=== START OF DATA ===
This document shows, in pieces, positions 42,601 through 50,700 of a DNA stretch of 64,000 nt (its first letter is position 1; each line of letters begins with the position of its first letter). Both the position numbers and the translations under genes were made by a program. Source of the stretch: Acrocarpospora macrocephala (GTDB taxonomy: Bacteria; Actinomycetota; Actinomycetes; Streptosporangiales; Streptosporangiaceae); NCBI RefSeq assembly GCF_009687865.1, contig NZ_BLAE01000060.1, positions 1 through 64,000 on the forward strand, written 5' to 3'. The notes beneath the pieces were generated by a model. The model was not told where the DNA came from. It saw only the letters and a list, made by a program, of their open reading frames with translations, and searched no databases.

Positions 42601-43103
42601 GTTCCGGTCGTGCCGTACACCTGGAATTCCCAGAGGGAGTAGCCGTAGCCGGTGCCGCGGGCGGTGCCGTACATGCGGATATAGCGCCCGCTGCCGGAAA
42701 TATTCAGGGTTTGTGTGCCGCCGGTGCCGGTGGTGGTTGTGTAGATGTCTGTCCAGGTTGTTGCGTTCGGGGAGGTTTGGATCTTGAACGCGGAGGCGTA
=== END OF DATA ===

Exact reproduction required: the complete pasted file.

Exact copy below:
This document shows, in pieces, positions 42,601 through 50,700 of a DNA stretch of 64,000 nt (its first letter is position 1; each line of letters begins with the position of its first letter). Both the position numbers and the translations under genes were made by a program. Source of the stretch: Acrocarpospora macrocephala (GTDB taxonomy: Bacteria; Actinomycetota; Actinomycetes; Streptosporangiales; Streptosporangiaceae); NCBI RefSeq assembly GCF_009687865.1, contig NZ_BLAE01000060.1, positions 1 through 64,000 on the forward strand, written 5' to 3'. The notes beneath the pieces were generated by a model. The model was not told where the DNA came from. It saw only the letters and a list, made by a program, of their open reading frames with translations, and searched no databases.

Positions 42601-43103
42601 GTTCCGGTCGTGCCGTACACCTGGAATTCCCAGAGGGAGTAGCCGTAGCCGGTGCCGCGGGCGGTGCCGTACATGCGGATATAGCGCCCGCTGCCGGAAA
42701 TATTCAGGGTTTGTGTGCCGCCGGTGCCGGTGGTGGTTGTGTAGATGTCTGTCCAGGTTGTTGCGTTCGGGGAGGTTTGGATCTTGAACGCGGAGGCGTA